Should You Sue Your EHR Vendor?

Neil Chesanow


March 13, 2013

In This Article

Can You Win for Negligence by the Vendor?

Surely if you could prove that the EHR vendor was negligent, you'd have a solid case, wouldn't you? Not necessarily. "I've seen contracts stating that the vendor wasn't liable for negligence," Sterling says. "I've seen contracts where the vendor wasn't even responsible for gross negligence. It's ridiculous."

Sterling feels that contracts are written by a vendor's attorneys "with the best of intentions, because they want to protect their intellectual property and ensure that they won't be held responsible for the mistakes, inadequacies, or incompetence of a medical practice in using their EHR." But, he adds, "you end up in a business relationship with someone who has no responsibility to you."

It's well worth reviewing your own contract to see how the issue of negligence is treated. If it looks fishy, run it by your attorney, who may request that the vendor revise the language on negligence before you sign.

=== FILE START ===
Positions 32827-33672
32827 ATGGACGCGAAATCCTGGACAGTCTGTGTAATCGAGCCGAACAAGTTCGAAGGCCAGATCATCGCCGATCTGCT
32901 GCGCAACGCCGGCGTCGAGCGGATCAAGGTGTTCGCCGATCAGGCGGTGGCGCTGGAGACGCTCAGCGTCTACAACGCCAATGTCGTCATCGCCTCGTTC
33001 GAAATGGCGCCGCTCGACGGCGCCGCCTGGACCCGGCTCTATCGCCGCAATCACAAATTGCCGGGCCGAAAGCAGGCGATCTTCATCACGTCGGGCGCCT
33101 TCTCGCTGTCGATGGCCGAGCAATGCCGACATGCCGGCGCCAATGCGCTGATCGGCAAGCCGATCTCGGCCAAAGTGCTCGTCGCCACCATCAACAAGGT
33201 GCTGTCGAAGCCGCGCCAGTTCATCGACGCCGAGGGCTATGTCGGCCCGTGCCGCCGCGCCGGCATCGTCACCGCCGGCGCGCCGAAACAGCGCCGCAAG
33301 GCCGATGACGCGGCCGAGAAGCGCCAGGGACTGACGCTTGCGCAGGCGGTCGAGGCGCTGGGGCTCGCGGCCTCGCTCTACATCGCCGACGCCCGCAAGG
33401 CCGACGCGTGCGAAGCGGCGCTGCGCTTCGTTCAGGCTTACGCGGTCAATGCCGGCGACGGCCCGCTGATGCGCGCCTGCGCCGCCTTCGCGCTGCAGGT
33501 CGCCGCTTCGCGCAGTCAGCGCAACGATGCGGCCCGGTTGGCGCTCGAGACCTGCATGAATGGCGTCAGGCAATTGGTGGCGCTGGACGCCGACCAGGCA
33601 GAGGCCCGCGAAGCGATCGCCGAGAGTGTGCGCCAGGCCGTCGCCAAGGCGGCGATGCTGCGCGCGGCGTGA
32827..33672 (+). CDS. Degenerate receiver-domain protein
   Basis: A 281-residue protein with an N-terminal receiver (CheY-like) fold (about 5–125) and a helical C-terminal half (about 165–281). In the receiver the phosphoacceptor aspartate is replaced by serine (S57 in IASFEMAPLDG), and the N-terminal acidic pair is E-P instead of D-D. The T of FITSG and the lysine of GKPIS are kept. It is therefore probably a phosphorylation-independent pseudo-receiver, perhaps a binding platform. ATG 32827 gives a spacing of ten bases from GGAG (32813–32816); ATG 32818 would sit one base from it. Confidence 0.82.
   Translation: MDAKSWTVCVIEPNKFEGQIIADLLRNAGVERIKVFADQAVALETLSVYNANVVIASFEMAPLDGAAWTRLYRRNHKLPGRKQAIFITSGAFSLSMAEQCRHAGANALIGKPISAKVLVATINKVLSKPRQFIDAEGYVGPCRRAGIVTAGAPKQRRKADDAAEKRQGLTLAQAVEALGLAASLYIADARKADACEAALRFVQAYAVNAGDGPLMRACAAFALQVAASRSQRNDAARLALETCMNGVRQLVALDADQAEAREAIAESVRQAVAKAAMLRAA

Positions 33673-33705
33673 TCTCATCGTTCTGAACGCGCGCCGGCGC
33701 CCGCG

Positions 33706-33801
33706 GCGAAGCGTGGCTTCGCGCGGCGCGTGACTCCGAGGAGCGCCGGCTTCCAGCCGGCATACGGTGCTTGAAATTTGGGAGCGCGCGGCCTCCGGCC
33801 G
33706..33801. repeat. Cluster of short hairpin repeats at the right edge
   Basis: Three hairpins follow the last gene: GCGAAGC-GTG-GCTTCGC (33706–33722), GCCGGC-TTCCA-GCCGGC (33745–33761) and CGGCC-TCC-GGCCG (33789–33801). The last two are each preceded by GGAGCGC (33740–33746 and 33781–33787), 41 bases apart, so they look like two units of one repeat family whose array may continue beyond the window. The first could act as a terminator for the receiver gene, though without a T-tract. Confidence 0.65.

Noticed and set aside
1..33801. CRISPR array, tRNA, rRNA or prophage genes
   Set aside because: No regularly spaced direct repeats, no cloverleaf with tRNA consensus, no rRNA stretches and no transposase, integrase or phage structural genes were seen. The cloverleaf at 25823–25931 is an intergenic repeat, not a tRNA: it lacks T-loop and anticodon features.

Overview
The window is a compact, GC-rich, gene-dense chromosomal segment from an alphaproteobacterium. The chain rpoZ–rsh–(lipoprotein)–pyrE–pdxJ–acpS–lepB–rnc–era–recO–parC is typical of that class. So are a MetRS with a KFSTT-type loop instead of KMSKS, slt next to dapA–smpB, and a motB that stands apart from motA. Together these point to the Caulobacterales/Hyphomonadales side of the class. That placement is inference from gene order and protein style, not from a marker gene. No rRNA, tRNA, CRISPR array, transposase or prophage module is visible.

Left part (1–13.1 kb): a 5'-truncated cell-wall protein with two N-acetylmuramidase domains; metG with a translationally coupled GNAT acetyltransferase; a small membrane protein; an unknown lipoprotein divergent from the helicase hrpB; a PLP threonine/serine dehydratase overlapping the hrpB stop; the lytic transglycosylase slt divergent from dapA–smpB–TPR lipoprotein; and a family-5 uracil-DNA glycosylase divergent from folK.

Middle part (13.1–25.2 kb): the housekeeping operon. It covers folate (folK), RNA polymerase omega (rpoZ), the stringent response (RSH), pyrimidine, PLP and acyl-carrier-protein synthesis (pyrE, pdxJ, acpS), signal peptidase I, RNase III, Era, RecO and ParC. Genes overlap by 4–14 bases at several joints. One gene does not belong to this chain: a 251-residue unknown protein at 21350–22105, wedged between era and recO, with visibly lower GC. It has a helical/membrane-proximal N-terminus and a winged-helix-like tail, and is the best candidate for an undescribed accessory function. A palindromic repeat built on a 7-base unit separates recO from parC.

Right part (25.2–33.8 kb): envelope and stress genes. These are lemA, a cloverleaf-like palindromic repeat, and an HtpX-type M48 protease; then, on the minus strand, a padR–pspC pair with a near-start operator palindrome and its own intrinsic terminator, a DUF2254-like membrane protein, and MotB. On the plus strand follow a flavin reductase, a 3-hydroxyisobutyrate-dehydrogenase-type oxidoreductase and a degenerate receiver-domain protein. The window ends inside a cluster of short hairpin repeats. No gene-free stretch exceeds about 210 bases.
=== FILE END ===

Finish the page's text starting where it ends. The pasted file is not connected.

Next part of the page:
If you're considering suing, it's also important to document what you did -- and were unable to do -- with your EHR. Make note of how many times you tried to get help, what the responses were, and the amount of time and money you're losing as a result of the vendor's actions or lack of action. But ultimately, it's likely to boil down to what's in your contract. Consulting an attorney to learn what sort of evidence is needed to mount a credible case is a good idea.


Whether a contract makes it legal for a vendor to enter into a relationship with doctors for which it has little or no responsibility cuts to heart of the matter in the Allscripts case. But if EHRs are to play a pivotal role in healthcare reform, then resolution of vendor-generated problems is vital. Farzad Mostashari, MD, ScM, National Coordinator for Health Information Technology, US Department of Health and Human Services, maintains that, by and large, EHR vendors have their customers' best interests at heart. But he warns the few that don't to do what's "moral and right" to clean up their act, or else more regulation will be the result.